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Why Did GM Switch from Monthly Sales Reports to Quarterly Sales Reports?

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2016 Chevrolet Trax Midnight Edition

GM is turning it’s back on monthly sales reports. But why?

Usually at the beginning of the month, we here at The News Wheel would have an article published about GM’s sales numbers from the prior month. However, the next time you see a GM sales report won’t be until July.

Moving forward, GM is publishing its sales reports on a quarterly basis, rather than on a monthly basis. While most corporations publish sales and earnings on this quarterly schedule, it is a rarity in the automotive world, where automakers publish sales reports on a monthly basis instead.

GM’s decision to move away from monthly sales reports has been somewhat controversial. Many critics accuse the automaker of publishing sales less frequently as a way to distract from declining vehicle sales.

Yet, GM argues that there are plenty of alternate reasons why it, and ultimately other automakers, should cease monthly sales reports and start utilizing quarterly reports instead.

A Look to the Past: History of Chevrolet

First and foremost, automotive companies are corporations, just like any company outside of the automotive realm. Unlike other corporations, though, automotive manufacturers are some of the only companies to release statistics on a monthly basis.

In GM’s opinion, automakers should adopt the same reporting methods that companies outside their segment use. In that way, investors will be presented with a sales and earnings format they are more familiar with.

Mary Barra at the GM 24th Annual Supplier of the Year Awards

GM is hoping that reporting sales quarterly will make it more attractive to investors

Furthermore, automakers already release financial earning reports on a quarterly basis. It is only the vehicle sales reports that are currently released at the beginning of each month.

GM argues that quarterly reports present more concrete evidence of emerging trends. Monthly sales increases or declines might just be a fluke during the month in question, but if they repeat for two additional months, there is more cause for alarm or celebration, depending on an upward or downward trend.

“Quarterly reporting makes it easier for people to spot trends because monthly sales are inherently volatile,” explains Jim Cain, a GM spokesman. “Eliminate the noise and you minimize the risk of confusion.”

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Quarterly reports might also result in investors and shareholders making reactionary financial decisions less often, thus resulting in less inconstancy for GM’s standing on Wall Street. As the automaker’s stock price has gone back and forth in recent years, more stability is certainly something that GM would be looking forward to.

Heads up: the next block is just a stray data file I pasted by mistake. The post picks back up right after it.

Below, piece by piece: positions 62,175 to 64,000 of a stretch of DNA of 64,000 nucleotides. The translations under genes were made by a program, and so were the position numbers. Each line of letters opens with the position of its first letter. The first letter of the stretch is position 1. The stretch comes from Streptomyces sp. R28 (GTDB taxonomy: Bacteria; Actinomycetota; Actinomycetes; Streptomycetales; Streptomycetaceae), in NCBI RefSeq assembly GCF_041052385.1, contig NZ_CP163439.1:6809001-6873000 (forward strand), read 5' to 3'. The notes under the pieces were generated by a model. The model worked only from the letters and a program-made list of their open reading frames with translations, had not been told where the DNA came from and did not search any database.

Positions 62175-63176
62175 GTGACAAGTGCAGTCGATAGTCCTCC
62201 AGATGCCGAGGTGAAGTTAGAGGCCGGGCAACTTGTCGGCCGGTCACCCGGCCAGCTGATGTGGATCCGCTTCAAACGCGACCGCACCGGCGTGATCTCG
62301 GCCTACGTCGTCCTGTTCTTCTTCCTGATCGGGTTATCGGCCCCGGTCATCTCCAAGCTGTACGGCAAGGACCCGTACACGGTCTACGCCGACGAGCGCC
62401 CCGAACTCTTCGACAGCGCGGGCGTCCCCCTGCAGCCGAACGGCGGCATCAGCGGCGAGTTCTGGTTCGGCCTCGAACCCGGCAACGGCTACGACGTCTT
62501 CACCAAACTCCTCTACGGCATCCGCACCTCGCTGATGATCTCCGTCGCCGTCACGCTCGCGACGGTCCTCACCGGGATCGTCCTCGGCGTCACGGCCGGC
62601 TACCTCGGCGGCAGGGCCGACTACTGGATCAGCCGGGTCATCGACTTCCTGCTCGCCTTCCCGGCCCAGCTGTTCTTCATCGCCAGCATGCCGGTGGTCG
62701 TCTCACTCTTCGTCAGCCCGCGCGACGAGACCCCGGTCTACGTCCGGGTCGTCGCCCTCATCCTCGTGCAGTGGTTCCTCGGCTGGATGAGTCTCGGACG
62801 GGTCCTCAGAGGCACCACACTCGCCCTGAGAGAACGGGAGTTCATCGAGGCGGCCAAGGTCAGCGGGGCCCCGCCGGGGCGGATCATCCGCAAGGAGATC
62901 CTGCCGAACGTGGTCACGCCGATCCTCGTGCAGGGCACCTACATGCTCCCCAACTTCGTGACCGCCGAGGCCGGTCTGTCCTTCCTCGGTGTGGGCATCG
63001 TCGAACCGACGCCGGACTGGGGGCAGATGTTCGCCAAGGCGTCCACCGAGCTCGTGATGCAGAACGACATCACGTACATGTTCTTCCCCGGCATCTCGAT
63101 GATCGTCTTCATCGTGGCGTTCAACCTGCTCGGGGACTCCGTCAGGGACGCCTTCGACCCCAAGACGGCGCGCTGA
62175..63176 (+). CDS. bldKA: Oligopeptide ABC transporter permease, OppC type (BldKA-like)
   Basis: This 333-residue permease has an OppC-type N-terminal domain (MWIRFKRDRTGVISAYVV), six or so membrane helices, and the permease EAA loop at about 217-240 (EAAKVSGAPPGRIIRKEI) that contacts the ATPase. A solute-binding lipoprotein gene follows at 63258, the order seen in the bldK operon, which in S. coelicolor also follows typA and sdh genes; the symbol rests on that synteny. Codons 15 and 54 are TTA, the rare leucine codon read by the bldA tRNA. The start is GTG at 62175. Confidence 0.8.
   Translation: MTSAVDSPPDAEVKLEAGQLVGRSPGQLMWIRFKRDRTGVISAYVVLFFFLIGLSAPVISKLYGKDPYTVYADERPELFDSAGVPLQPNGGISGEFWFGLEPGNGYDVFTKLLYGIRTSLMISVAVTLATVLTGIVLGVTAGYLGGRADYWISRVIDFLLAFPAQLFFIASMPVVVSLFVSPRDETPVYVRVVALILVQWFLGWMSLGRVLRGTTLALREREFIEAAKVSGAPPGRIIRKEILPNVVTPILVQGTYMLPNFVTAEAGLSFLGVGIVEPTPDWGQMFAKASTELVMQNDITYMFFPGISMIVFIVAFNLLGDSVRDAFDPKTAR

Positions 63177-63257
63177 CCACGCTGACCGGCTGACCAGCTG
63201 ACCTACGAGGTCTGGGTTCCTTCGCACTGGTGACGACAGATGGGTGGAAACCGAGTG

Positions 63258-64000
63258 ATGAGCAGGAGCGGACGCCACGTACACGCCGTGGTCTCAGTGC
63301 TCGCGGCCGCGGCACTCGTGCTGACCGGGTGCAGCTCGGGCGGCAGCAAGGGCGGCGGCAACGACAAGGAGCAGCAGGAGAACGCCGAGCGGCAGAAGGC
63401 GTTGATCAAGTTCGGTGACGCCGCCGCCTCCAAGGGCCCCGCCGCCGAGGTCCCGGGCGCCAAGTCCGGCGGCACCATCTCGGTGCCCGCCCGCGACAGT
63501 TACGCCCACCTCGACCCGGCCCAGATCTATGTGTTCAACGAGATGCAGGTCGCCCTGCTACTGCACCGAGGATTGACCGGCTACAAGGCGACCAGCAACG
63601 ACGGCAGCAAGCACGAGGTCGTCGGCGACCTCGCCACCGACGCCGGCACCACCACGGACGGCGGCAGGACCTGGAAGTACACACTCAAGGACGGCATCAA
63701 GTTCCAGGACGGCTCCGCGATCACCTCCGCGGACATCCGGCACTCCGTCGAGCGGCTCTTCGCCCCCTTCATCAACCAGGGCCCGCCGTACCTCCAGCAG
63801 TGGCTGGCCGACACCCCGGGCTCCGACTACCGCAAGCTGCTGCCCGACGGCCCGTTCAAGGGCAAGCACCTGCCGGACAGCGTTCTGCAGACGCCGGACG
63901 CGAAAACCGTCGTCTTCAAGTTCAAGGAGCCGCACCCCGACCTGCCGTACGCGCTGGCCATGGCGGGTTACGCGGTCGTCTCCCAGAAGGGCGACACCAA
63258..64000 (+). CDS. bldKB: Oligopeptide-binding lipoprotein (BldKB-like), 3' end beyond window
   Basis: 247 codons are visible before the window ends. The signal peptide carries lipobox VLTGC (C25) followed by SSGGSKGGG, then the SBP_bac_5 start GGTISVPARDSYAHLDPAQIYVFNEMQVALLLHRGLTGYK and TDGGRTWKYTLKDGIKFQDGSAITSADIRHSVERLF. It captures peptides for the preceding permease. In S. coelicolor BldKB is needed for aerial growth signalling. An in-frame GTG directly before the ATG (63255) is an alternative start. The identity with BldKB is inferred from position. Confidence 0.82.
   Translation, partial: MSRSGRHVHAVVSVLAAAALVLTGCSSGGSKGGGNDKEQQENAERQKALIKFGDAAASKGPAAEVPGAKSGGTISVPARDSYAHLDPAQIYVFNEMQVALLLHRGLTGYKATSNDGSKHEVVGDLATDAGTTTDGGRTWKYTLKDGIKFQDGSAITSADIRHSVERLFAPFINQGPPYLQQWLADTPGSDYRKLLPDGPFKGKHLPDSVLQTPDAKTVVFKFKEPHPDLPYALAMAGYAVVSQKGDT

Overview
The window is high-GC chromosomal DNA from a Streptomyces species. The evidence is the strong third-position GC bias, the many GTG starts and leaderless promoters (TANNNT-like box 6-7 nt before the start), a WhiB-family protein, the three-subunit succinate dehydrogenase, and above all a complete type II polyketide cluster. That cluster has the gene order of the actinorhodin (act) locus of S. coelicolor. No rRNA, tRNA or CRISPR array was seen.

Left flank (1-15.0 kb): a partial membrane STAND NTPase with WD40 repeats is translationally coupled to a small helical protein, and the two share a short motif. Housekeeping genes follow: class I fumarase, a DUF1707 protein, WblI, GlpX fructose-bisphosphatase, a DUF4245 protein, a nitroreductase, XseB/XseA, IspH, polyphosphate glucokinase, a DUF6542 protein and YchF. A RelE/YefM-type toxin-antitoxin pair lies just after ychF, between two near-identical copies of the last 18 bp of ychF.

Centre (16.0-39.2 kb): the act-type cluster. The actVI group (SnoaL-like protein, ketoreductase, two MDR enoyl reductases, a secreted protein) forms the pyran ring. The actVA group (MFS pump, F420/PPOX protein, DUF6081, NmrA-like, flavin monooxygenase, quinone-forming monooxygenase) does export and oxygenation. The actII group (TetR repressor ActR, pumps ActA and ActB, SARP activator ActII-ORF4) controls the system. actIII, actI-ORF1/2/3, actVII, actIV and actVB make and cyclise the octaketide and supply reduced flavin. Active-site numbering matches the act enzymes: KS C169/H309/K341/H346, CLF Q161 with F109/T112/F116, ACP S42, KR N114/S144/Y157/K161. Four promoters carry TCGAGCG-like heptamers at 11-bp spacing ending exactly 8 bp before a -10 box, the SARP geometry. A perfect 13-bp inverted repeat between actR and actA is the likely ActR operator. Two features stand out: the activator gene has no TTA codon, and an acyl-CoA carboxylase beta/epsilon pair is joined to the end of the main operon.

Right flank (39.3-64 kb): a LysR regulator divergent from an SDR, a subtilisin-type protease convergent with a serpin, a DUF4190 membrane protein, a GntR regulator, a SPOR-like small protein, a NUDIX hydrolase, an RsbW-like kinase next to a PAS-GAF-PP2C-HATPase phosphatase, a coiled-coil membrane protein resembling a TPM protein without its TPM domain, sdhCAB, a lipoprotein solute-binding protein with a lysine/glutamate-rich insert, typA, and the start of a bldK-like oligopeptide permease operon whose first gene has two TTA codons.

Finally, GM argues that quarterly sales will convince automakers to be more honest with their sales practices. For example, it is not unheard of for manufacturers to coax dealerships into adding new models to their demo and rental fleets, thus artificially increasing sales.

As it stands, executive bonuses and incentives often depend on monthly sales goals, thus increasing the likelihood that automakers will try to artificially create more sales. GM argues that by using a quarterly sales system, the temptation to engage in these practices will be diminished.

Quarterly sales might provide a more accurate look at how certain models are performing

Not everyone is so sure that these sales practices will simply disappear with the introduction of quarterly sales reports. Critics like Jeff Schuster, senior vice president of forecasting for researcher LMC Automotive, say that these practices will likely be employed with the same frequency as before.

“It won’t put an end to some of the creative counting,” Schuster goes on to say. “You’ll still see those shenanigans at the end of the quarter, instead of every month. It minimizes how often it happens, but it doesn’t eliminate the manipulation.”

GM will still be sending sales reports to the Federal Reserve on a monthly basis. Still, the public shouldn’t expect to see these sales figures until later this year.

Of course, now that GM, one of the largest automotive companies in the world, has made the transition from monthly sales reports to quarterly reports, it may not be a question of if other automakers follow suit, but rather when they will.

News Source: Bloomberg